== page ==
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Yes, That Jerk Really Does Make More Than You (And Research Might Prove It)

Anyone who's harbored suspicions that only mean people seem to get ahead in the business world may be glad (or perhaps not) to learn that a new study agrees with them.

While such beliefs are often whispered in the office — and declaimed at volume during happy hour — new research quantifies just how much the nasty seem to profit by the (non-) virtue of their nastiness.

For men, the gain is around 18 percent in annual pay. Men who were rated as "highly disagreeable" on personality tests were paid an average of $9,700 more annually than men rated as "most agreeable," according to The Globe and Mail.

For women, the gain is only 5 percent — seemingly because it's not seen as a weakness for them to be pleasant. Wall Street Journalblogger Rachel Emma Silverman spoke with one of the study's authors, Beth Livingston of Cornell:

Dr. Livingston told me that more agreeable men may be penalized in the workplace because they might not be living up to longstanding expectations that men be aggressive, combative or even rude. "Nice guys are getting the shaft," she says, even in firms that claim to value teamwork. Women, meanwhile, are expected to be nice, so they aren't penalized much for being so.

The study, titled "Do Nice Guys — and Gals — Really Finish Last?" looked at data compiled from around 10,000 workers over nearly 20 years, drawing on three surveys that sampled a range of ages and professions.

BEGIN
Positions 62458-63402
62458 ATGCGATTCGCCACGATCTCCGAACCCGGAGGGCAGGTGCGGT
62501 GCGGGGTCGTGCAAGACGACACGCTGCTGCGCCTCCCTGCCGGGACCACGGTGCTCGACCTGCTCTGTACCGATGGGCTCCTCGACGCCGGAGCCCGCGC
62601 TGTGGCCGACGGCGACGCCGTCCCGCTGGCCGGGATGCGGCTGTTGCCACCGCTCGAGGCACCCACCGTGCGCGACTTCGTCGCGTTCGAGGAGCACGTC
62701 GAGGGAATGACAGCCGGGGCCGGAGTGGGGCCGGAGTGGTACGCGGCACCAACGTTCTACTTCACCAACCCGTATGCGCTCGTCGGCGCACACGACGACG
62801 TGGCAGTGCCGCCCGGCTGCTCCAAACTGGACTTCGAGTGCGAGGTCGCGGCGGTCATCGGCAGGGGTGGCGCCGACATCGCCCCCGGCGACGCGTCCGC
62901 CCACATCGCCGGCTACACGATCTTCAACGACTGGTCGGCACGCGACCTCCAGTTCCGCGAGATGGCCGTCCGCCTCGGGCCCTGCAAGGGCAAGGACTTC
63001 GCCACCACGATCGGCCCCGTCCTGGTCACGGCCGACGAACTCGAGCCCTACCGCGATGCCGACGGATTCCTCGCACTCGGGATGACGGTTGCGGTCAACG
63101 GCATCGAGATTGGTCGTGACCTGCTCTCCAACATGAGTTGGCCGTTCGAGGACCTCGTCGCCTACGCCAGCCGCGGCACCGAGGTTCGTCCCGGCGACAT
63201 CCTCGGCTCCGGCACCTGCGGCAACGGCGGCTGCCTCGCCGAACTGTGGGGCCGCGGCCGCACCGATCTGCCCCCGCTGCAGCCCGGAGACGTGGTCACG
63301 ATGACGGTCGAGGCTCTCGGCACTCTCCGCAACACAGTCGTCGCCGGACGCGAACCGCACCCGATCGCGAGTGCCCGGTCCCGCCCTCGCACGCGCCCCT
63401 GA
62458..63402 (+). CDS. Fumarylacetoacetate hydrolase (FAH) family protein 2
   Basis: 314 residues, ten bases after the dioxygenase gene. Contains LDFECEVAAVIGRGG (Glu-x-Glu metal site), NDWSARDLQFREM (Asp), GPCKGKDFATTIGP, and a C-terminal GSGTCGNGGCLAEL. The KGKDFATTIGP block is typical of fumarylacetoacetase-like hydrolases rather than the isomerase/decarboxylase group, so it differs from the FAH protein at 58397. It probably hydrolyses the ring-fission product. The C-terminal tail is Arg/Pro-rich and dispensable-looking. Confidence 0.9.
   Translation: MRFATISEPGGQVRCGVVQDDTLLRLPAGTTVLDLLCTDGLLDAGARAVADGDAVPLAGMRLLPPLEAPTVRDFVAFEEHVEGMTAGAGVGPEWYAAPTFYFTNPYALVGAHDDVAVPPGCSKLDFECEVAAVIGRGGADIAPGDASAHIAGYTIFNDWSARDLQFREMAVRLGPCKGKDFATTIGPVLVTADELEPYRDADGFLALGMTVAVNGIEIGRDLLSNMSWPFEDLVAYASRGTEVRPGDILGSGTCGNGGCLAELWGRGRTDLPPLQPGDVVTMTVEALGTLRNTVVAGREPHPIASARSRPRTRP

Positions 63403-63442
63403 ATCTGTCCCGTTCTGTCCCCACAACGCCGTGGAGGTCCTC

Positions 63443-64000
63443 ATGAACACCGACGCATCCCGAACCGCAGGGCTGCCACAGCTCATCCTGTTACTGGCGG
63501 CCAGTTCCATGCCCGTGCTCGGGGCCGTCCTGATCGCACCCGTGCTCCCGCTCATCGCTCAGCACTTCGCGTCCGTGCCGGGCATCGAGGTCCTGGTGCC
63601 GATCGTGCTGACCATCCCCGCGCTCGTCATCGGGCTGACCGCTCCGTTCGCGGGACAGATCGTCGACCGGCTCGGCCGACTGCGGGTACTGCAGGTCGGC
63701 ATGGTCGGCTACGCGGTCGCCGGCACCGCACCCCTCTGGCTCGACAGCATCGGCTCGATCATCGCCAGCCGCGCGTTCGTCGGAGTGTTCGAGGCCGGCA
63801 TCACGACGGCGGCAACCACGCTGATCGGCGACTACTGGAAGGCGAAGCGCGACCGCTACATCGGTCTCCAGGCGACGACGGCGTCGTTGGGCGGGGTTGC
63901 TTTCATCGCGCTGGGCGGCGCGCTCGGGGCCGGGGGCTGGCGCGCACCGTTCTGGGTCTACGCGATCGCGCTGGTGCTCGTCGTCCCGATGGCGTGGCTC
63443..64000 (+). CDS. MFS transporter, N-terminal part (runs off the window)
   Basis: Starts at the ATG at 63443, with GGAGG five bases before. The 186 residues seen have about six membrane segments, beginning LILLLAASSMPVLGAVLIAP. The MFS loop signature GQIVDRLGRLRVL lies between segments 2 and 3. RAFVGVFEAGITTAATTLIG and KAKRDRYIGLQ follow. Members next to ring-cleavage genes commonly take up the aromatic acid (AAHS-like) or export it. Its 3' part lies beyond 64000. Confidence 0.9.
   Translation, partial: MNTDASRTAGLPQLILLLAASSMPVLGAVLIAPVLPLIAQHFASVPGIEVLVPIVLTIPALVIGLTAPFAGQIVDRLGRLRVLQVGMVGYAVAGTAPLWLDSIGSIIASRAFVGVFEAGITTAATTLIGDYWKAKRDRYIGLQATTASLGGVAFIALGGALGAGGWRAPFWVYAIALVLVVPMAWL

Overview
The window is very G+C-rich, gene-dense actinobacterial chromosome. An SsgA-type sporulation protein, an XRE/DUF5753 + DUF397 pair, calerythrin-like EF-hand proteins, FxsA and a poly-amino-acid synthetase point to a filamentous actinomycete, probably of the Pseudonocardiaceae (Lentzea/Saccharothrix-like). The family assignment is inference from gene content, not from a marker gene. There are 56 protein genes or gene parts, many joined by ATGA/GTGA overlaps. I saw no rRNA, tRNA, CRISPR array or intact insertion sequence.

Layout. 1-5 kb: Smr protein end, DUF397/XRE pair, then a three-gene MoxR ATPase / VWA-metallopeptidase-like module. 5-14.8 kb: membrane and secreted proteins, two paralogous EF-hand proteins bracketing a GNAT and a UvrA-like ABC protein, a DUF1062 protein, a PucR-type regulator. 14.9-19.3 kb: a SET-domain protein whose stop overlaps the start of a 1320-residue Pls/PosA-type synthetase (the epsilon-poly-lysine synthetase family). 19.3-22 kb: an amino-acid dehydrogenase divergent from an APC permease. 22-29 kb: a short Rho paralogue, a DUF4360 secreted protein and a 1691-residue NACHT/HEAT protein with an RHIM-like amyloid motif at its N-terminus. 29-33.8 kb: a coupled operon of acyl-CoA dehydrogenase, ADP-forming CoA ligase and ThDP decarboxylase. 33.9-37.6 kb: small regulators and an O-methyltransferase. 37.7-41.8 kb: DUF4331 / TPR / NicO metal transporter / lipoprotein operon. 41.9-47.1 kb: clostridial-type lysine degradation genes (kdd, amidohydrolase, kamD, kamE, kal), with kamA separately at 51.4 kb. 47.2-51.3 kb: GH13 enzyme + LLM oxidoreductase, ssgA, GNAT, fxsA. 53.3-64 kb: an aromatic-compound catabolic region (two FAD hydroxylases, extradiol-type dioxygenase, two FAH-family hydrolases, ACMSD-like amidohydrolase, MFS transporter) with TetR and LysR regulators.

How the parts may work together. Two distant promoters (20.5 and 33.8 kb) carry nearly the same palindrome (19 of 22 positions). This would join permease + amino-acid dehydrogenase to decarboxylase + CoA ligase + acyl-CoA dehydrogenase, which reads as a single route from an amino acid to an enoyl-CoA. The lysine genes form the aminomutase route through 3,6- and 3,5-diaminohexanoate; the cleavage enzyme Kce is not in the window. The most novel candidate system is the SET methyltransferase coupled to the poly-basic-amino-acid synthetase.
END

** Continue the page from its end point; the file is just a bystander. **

The study's findings are pretty clear — but does that mean we would all do better on payday if we started mixing it up with co-workers and bosses?

Don't try it, says Charlice Hurst, another author of the study. Here's what she told The Globe and Mail's Wallace Immen:

We want to caution people that this doesn't mean that if they go in to work tomorrow and act like a jerk, it's going to be really great for their career and make them more likely to get a raise.

Instead, Hurst says, the researchers' findings should encourage people to stand up for themselves and argue on their own behalf, instead of trying to keep everyone else at work happy.

And it doesn't seem to matter what kind of job you have, either. As Hurst tells Immen, "we didn't see much difference in different age groups, races or social classes or complexity of jobs."

Of course, other criteria are more difficult for workplace studies to measure — things like job satisfaction, office friendships and workers' stress levels. And it's possible that the "highly disagreeable" among us are more willing to transfer to new departments or cities to further their careers.

"Or it could be that the higher earners are nice guys on a daily basis, but know how to negotiate more aggressively when it comes time to advocate for a better salary," Hurst tells Immen.

The study's findings will be published in the Journal of Personality and Social Psychology. The research was conducted by Beth A. Livingston of Cornell University, Charlice Hurst of the University of Western Ontario, and Timothy A. Judge of the University of Notre Dame.

Copyright 2020 NPR. To see more, visit https://www.npr.org.

Bill Chappell is a writer and editor on the News Desk in the heart of NPR's newsroom in Washington, D.C.